Brian Moseley, Plymouth
Webpage created: June 18, 2017
Webpage updated: August 07, 2018




When Lieutenant-Commander Francis Theodore Hare retired from the Royal Navy at the end of the Great War he needed something to keep him occupied.  Thus it was that on December 3rd 1919, in partnership with a Mr Henry James Grierson, he founded the Devon Motor Transport Company Ltd.  It was a road haulage business and had its registered office at East Bridge House, Okehampton, with an administrative office at 7 Fore Street.

But road haulage did not run out to be as profitable as had been anticipated so in 1920 a motor bus service was started from Okehampton to Tavistock, running only on market day.  The livery of the vehicles was green and white.

Early in 1922 the Company opened a road haulage depot at Bath Place in Plymouth, down by the arches near Plymouth Station at Millbay.  Also that year they extended their route number 12, Okehampton to Tavistock, into Plymouth.  But here they hit a small problem.  Whereas Plymouth Corporation omnibuses were regarded by the Corporation was stage carriages the DMT ones, from outside the Borough, were classed as hackney carriages plying for hire.  This meant thatt hey came under the authority of the Corporation's Inspector of Hackney Carriages, at that time Mr J W Lovelace.  Assisted by Sergeant W Mead, of the Plymouth Constabulary, Mr Lovelace stopped a DMT bus on North Hill on July 26th 1922 and the number of passengers were counted.  In addition to the licensed 29 seated ones were 22 standing ones, in contravention of the regulations.  Interestingly it was not the Company which got hauled before the Magistrates but the driver, Mr John George Land, of 35 Exeter Street, Tavistock.  When Sergeant Mead interviewed him the following day, with Police Constable Weeks as a witness, Mr Lang said "I have got to obey orders.  My orders are to push in as many as I can, and I don't want to lose my job".  He was defended by Mr Eric R Ward.  The defendant was fined one pound.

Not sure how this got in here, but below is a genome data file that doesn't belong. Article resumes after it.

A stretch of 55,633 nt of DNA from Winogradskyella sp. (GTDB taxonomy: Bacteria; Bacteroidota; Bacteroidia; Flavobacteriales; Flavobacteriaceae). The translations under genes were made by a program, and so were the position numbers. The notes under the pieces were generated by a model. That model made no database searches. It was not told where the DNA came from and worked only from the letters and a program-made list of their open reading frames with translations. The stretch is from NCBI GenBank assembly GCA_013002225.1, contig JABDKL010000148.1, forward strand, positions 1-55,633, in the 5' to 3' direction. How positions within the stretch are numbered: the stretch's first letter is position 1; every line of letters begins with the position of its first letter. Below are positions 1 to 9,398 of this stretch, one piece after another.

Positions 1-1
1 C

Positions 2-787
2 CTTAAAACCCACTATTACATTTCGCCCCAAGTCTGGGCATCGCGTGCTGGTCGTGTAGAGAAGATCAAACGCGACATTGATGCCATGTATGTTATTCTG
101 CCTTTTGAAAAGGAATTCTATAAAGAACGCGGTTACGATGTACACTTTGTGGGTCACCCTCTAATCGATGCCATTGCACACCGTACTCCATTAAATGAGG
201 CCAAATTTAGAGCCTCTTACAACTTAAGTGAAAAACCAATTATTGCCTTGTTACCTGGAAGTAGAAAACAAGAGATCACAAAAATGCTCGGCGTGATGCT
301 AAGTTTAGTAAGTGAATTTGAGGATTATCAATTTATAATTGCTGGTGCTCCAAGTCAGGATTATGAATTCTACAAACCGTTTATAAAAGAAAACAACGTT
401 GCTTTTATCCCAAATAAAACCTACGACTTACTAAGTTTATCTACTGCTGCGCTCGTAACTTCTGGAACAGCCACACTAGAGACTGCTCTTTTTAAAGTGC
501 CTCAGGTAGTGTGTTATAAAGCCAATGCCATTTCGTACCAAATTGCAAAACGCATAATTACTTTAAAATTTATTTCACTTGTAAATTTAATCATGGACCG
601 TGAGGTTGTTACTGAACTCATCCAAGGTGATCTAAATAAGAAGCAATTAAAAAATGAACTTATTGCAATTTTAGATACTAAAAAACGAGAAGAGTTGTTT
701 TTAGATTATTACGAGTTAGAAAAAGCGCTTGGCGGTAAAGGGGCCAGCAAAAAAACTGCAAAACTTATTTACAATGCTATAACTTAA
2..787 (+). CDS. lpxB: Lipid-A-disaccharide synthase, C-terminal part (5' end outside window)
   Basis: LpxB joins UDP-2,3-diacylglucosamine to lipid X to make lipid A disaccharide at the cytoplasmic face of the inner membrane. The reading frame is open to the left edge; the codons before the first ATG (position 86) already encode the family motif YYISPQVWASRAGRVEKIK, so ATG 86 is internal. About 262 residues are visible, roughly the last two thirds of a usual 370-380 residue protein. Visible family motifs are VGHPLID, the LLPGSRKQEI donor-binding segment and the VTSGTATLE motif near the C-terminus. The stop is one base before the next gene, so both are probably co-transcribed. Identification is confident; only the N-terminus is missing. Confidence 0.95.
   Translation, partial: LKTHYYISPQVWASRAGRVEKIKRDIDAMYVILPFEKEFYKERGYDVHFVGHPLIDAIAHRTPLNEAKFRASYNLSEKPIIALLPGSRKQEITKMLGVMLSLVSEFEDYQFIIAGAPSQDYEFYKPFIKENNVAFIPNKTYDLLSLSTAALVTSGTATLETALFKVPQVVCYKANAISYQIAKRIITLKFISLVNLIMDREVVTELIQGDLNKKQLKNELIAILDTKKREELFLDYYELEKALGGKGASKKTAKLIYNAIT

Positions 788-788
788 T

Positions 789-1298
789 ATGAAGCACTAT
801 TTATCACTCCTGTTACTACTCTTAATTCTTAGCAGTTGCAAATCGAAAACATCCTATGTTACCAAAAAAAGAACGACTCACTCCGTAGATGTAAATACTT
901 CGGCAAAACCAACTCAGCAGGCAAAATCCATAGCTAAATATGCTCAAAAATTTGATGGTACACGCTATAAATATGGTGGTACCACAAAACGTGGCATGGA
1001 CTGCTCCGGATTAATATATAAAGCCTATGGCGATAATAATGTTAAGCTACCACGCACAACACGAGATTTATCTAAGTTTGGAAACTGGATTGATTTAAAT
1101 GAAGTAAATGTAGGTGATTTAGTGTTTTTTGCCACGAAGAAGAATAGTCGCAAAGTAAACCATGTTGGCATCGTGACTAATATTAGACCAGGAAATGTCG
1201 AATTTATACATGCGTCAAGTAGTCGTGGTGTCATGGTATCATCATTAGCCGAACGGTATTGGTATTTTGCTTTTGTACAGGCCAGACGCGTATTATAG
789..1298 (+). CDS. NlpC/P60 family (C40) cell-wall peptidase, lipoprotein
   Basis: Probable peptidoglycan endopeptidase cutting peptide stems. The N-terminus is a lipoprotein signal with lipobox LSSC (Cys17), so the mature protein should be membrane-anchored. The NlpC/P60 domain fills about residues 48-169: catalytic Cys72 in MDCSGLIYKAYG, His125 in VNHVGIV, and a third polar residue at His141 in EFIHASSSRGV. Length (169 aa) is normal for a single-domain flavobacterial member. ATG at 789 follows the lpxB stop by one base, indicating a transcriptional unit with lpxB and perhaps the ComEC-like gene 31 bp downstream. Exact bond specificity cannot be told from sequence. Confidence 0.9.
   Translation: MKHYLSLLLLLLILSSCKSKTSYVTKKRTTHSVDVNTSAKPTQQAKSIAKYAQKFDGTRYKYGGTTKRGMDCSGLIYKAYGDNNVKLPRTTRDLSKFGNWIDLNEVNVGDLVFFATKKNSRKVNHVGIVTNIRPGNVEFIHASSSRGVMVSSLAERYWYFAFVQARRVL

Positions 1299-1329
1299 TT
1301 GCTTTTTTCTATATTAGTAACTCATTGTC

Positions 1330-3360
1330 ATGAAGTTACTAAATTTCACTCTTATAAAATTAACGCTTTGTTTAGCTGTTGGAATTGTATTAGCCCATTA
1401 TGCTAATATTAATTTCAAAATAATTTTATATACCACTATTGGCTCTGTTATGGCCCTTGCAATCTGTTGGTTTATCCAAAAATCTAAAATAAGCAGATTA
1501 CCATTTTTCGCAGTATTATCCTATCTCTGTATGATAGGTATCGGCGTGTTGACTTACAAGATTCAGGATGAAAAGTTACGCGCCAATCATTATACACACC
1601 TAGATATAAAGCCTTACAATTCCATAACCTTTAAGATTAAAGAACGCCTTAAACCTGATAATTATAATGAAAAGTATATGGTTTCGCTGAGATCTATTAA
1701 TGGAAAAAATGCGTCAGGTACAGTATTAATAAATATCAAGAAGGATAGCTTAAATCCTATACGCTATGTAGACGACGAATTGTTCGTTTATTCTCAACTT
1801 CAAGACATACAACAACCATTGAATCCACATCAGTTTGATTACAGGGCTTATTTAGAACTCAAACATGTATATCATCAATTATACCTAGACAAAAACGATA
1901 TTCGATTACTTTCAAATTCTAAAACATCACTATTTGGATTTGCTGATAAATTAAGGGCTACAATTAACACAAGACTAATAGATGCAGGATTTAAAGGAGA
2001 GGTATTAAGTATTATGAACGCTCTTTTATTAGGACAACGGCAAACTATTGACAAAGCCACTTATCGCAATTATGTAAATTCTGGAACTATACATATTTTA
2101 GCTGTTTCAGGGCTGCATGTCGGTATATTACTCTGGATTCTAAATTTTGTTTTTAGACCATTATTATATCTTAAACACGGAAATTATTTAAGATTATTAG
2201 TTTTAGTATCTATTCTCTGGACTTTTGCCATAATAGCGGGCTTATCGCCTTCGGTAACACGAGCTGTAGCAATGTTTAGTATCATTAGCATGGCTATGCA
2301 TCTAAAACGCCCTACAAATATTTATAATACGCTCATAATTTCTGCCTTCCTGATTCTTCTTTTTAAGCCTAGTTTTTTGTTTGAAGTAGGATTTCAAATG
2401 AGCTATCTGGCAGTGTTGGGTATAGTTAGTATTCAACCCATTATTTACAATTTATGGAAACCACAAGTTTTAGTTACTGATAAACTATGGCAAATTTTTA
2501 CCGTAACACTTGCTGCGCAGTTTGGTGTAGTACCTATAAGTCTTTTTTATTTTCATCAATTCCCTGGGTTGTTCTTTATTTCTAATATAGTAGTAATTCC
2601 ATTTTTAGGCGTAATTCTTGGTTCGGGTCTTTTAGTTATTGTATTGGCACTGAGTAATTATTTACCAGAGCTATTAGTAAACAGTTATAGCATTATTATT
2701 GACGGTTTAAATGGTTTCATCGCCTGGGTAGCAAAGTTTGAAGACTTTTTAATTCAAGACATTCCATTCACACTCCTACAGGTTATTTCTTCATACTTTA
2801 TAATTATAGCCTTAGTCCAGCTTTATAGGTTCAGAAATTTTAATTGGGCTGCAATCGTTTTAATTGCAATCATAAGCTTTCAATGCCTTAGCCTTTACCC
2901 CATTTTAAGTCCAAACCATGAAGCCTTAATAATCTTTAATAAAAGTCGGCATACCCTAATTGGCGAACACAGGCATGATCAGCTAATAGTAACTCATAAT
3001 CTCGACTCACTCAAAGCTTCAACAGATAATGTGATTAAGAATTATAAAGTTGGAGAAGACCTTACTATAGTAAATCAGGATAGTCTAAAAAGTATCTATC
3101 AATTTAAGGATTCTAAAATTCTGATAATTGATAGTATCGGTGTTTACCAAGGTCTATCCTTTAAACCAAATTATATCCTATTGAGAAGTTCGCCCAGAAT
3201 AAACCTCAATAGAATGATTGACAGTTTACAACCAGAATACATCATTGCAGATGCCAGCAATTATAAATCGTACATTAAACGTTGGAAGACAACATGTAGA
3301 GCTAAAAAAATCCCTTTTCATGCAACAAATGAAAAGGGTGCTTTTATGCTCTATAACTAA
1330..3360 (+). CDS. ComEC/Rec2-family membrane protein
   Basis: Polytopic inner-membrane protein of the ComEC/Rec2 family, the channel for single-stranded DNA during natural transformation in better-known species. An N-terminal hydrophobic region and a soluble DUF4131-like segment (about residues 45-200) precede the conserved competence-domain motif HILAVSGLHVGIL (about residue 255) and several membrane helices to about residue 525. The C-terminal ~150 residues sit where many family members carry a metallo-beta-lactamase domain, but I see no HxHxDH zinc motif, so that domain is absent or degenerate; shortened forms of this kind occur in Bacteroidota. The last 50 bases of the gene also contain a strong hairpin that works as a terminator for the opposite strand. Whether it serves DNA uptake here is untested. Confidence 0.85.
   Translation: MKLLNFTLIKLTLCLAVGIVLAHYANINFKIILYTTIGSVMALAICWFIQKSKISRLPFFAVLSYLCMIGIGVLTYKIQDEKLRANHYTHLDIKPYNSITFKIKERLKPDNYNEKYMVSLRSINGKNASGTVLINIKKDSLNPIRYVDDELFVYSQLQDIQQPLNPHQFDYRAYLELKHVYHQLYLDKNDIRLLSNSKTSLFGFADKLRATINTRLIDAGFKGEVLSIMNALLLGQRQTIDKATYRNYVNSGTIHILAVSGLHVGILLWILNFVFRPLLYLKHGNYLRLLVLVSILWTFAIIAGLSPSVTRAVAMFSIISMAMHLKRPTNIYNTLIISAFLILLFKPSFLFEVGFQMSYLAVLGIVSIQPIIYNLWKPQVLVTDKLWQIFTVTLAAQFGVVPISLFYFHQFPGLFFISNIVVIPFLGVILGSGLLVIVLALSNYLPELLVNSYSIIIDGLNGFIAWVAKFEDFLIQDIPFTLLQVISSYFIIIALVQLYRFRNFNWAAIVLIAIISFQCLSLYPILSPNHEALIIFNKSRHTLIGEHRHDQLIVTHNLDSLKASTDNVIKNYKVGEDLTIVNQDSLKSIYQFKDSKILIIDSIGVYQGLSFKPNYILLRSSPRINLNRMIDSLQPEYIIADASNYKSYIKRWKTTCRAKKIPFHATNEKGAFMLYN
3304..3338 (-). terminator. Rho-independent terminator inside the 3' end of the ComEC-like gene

Shortly afterwards the DMT sold all their bus services east of Dartmoor to the Devon General Omnibus & Touring Company Ltd in order to concentrate their efforts on developing services in the areas surrounding Okehampton and Plymouth.

Carefully avoiding a route 13, this was quickly followed, in August 1922, with a new Service 14 from Princess Square, Plymouth, to Ivybridge.  It was augmented by two short-run journeys as far as Plympton.

With the start of the winter service in October 1922, DMT started another new service, the number 15 from Plymouth to Tamerton Foliot.

The Company did not have an office in Plymouth at that time but directed enquiries to their agent, Mr T Pengelly, tobacconist, whose premises were opposite Derry's Clock.

Yealmpton and Ermington were the next villages to be linked to Plymouth when DMT started its route 17 in March 1923.

By July 1923 the Traffic Manager's Office had moved from 10a Princess Square to number 18 Whimple Street.  The telephone number was Plymouth 1632.  Their adverts also asked people to: 'Travel by the Green Buses'. 

During the first week of September 1923 a new service to Wembury via Elburton was started, the first timetable being published on 6th.  Interestingly, the Ivybridge service had been renumbered Route 3 by that time and from Monday August 13th was augmented by seven local journeys which terminated at Mr Harry Stephen's Stores in the Ridgway.

Sometime during 1923 DMT acquired the motor bus service between Plymouth and Honicknowle belonging to Mr Abraham Edward Peachey, a taxi-cab proprietor from Plymouth.  They promptly extended the route through to Higher Saint Budeaux.

By May 1924 the Ivybridge service had been extended to Bittaford, South Brent and Totnes, although not all the buses ran that far.  Similarly Crownhill had bus every 15 minutes thanks to the services to Tavistock, Tamerton Foliot and Higher Saint Budeaux.